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Power Factors adds 100MW California battery project to recently-launched storage software platform

Image: Strata Clean Energy.

Renewable energy asset management software group Power Factors will add a 100MW battery energy storage system (BESS) to its recently-launched battery storage performance management platform.

The company said this week that the 100MW / 400MWh Saticoy BESS project in Ventura County will be onboarded into its platform, called Drive. The platform is designed to give asset owners, asset managers and operations and maintenance (O&M) providers advanced analytics, data and event management and field service management capabilities for wind, solar and storage.

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Power Factors manages over 110GW of wind and solar assets globally and in the past two months has acquired renewables O&M and asset management provider 3Megawatt and software company Greenbyte, both Europe-based. 

Enabling the management of portfolios of clean energy assets from a single software platform, the battery storage offering can also help manage the health of assets and track the state-of-charge and cycling of batteries as they perform different revenue-generating applications. 

Power Factors has been contracted by renewable energy company Arevon to add the Saticoy project to the Drive platform, and Arevon will add two more large-scale battery assets to the platform this year, according to a release by the software company.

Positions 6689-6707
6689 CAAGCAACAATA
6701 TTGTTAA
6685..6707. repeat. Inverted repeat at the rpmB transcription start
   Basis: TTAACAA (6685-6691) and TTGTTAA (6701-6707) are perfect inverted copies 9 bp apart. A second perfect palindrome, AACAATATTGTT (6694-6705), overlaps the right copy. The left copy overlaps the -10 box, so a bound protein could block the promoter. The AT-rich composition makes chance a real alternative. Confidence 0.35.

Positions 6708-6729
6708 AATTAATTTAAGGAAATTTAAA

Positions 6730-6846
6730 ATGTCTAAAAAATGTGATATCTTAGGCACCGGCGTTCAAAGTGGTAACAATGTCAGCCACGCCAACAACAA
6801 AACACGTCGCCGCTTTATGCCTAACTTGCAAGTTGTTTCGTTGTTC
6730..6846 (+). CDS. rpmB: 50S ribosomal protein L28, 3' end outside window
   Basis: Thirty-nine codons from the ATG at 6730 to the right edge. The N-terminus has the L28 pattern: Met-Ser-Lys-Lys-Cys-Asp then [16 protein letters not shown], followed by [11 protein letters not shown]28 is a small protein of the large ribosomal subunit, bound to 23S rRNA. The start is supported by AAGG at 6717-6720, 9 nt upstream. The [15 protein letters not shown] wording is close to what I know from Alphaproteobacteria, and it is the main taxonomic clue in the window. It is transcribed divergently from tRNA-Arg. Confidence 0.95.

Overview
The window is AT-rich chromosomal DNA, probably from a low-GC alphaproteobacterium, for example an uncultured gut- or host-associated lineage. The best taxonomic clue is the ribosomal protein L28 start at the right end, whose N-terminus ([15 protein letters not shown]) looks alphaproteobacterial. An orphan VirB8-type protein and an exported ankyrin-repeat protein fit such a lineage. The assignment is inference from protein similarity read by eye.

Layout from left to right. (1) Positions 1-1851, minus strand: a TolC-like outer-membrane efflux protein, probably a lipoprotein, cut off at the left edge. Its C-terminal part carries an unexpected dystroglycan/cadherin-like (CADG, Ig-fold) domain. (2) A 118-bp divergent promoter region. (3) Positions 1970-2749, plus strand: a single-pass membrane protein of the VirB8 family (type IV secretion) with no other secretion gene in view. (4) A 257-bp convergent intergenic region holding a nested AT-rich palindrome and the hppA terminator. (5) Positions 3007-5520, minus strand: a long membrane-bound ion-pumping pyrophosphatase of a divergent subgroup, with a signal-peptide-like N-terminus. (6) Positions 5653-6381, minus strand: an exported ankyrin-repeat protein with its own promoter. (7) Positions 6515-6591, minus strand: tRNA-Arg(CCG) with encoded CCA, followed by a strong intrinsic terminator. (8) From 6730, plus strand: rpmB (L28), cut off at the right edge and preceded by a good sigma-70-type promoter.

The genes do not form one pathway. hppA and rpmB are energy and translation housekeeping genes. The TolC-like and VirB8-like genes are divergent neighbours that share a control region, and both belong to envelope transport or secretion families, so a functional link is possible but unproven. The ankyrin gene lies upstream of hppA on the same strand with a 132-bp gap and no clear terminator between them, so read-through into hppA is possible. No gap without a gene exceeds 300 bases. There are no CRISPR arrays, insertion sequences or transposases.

“Energy storage is the fastest growing renewable energy asset class and our customers have been asking for a complete solution for managing all their renewable power assets,” Power Factors VP of product Abilash Krishnan said. 

The Saticoy project was originally developed by Strata Solar — now known as Strata Clean Energy — which began construction on it in May last year and completed work in September. A power purchase agreement (PPA) for its output was signed in April 2019 with utility Southern California Edison (SCE), and the system is connected to SCE’s transmission network.

The project was proposed as an alternative to building out new natural gas peaking capacity when a legacy gas power plant in the area was deemed to fall foul of new California regulations on efficient water use for cooling. The new natural natural gas plant had looked set to go ahead when state regulators denied it in 2017 and it was found that the cost of battery storage had fallen enough for it to be a viable alternative.

“The reality is competition has driven down costs while scaling up manufacturing. The talking points from two and a half years ago of natural gas needing to be a bridge for California has proven to be not necessary,” Strata Solar's director of origination Will Mitchell told local news outlet VC Star last year as construction began. 

The BESS, which is currently among the largest in the world, was acquired by global asset management firm Capital Dynamics, an affiliate of Arevon, earlier this month, together with infrastructure developer S&B USA Energy. Capital Dynamics owns 51% of the project and S&B USA the remaining 49%.

Similar to the Alamitos energy storage project which was inaugurated earlier this year and is also 100MW / 400MWh, the Saticoy project pitted batteries as an emissions-free alternative to natural gas peaker plants in California. Already a global leader in battery energy storage deployment, California is welcoming a massive wave of new battery energy storage projects over the next few months and many of those will be four-hour duration, transmission network and wholesale market operator CAISO said recently

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